The Marshall Library is fortunate in that it possesses the published output of many prominent Cambridge economists together with their archives. The latter often given an insight into the efforts - and sometimes hardships - that were involved in the production of certain works. This is the case with 'Modern industry and the African' published in 1933 by the International Missionary Council. Austin Robinson authored several of its chapters following extensive travels in Northern Rhodesia and the Belgian Congo in 1932 as part of a Commission charged with undertaking research into the effects of industrialization on native African society.

In order to accomplish this fieldwork Austin was often confined in a car with his fellow Commission members, whose backgrounds, views and approaches to fieldwork were very different, while they travelled 12,000 miles slowly and uncomfortably over rough dirt roads in an inhospitable climate. The letters that Austin sent home to Joan at this time - plus the numerous photographs he took while in Africa - are all preserved in the Marshall Library archives and  will be used in this and subsequent blogs to illustrate what was involved in producing 'Modern industry and the African.' Austin records all the personality clashes among the Commission members, the contrasting approaches to fieldwork and the arduous travelling conditions with his characteristic dry wit and humour.

The first part of this blog series will examine the background and composition of the Commission followed by a description of the route and travelling condition and finally an examination of Austin's chapters in 'Modern industry and the African.'

Background and composition of the Commission

The  main objective of the Commission of Enquiry sent to Africa in 1932 by the International Missionary Council was to prepare a report on the impact of copper mining in Northern Rhodesia and the Belgian Congo on native society. To complete this work six individuals - including Austin - were recruited from a variety of different backgrounds and nationalities. The Reverend J. Merle Davis, an American missionary with considerable practical and administrative experience, led the group. It is obvious from Austin's letters that he had great respect for Davis and his abilities. Comparing him to his fellow commission members Austin wrote "... he is not an academic ... but his judgement is in many respects the soundest" (EAGR 2/2/2/6)

The  other Commission members were Leo Marquard (Dutch history master at Bloemfontain School), Charles Coulter (Professor of Sociology, Ohio Western Univesity), Ray Phillips (Johannesburg missionary) and Mabel Shaw (Principal of a girl's school in Northern Rhodesia).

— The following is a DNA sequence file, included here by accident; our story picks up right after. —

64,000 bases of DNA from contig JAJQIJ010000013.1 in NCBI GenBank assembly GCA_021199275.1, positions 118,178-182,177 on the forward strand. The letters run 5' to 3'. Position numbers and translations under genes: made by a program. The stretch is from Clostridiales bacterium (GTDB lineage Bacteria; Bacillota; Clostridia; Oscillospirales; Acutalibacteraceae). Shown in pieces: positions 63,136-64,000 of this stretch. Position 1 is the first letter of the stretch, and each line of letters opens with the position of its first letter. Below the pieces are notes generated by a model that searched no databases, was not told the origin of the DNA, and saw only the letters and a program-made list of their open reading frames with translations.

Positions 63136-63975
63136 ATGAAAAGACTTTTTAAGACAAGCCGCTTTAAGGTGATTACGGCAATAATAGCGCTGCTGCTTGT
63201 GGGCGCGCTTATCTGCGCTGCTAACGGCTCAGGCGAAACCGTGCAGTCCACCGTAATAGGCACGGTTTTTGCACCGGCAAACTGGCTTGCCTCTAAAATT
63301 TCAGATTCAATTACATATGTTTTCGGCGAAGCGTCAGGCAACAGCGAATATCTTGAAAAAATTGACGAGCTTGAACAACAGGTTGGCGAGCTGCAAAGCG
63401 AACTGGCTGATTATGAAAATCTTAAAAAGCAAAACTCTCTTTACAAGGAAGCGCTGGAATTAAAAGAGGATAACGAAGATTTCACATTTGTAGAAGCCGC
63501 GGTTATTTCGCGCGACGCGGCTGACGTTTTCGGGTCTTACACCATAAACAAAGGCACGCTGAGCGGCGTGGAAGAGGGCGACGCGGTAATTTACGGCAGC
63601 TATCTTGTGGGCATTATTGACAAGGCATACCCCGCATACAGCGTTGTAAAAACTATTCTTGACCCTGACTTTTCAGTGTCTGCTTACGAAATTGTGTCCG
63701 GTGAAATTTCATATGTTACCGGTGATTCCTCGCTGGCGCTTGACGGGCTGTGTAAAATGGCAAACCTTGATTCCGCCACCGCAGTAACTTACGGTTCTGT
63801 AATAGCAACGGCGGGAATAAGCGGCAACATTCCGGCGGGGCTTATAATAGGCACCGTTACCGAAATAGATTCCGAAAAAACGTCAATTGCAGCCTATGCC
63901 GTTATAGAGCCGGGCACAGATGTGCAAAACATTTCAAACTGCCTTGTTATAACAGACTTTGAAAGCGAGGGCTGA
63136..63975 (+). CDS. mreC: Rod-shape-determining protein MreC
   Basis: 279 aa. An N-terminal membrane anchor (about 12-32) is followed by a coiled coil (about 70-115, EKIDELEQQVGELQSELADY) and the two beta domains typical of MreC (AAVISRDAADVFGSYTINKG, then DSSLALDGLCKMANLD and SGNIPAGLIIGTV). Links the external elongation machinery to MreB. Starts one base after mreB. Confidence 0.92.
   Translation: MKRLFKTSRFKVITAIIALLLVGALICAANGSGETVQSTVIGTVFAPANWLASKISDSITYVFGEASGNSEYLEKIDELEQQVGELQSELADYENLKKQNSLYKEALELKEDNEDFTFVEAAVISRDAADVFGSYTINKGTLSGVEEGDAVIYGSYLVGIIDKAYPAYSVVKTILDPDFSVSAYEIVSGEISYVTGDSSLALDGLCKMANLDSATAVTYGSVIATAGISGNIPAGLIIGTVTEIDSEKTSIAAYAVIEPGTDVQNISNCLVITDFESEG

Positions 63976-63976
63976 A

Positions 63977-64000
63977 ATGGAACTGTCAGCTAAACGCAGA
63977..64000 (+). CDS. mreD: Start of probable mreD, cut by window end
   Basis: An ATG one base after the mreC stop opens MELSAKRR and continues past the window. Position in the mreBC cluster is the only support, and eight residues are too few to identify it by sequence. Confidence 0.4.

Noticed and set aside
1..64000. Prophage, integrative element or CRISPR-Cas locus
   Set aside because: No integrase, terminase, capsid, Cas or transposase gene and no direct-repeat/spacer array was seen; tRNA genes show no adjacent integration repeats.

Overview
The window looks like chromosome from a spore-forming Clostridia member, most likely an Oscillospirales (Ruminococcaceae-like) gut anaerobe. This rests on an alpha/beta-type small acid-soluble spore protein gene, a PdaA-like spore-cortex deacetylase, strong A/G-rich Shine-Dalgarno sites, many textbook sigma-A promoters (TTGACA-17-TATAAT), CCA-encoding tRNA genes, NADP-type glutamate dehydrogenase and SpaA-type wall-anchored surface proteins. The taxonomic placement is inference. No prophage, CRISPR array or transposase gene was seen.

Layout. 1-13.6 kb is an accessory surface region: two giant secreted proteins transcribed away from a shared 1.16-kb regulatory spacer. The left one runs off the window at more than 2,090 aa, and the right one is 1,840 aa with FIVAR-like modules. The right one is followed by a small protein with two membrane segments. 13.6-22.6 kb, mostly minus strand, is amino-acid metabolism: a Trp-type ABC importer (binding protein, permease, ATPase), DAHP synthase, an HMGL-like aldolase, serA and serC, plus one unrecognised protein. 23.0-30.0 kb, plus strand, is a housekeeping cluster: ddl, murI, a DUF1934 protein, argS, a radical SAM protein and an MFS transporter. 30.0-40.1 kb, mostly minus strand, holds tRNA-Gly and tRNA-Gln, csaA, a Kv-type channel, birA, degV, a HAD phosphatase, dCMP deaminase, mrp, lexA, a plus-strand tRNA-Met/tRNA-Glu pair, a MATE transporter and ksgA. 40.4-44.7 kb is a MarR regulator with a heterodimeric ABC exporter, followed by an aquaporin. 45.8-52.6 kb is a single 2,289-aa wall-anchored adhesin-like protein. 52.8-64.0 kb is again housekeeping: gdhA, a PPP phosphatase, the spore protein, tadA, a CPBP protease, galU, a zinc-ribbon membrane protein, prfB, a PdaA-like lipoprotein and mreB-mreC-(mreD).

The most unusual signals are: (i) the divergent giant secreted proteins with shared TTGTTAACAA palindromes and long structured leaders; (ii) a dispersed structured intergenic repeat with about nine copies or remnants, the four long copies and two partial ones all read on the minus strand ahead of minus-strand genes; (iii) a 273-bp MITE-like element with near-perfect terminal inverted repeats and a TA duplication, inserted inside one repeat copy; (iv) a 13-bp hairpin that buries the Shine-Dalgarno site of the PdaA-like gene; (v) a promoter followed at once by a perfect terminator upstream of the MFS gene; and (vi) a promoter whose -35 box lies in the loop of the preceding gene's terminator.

With the exception of Davis and Marquard Austin considered the other Commission members to be 'second-raters' (EAGR 2/2/2/30). Although 'a kindly soul' Austin doubted that Phillips could operate impartially due to the fact he was 'financed by the Chamber of Mines' (EAGR 2/2/2/29). 

However it was for Coulter, '... the raw middle west American ... capable of being dogmatically irritating beyond all description' that Austin reserved his most acerbic comments. (EAGR 2/2/2/8). According to Austin Coulter '... knows his subject backwards without ... having the faintest glimmering of what it is all about (EAGR 2/2/2/7). In particular Austin was '... afraid of him bogging us [the Commission] in a mire of semi-technical, half-digested anthropological-sociological-psychological-physiological-semi-logical bunk' (EAGR 2/2/25)

  In his letters home Austin delighted in deriving humour from the apparent naivety of Coulter's approach to fieldwork. He sent Joan a copy of one of Coulter's questionnaires '... in which every African native within sight is to be asked to write his life history '... pointing out that everyone who later saw it [the questionnaire] in Cambridge thought it so ridiculous that they believed it was nothing more than a 'jeu d'esprit' by Austin! (EAGR 2/2/2/11). A copy of the questionnaire may be viewed by clicking the image below:

These were Austin's colleagues on a car journal that would cover 12,000 miles, in a hostile climate, on mostly unpaved African roads.

The next blog in this series will examine the route that the Commission took through South Africa, Northern Rhodesia and the Belgian Congo and the travelling conditions that they endured.

Monday, 28 May 2018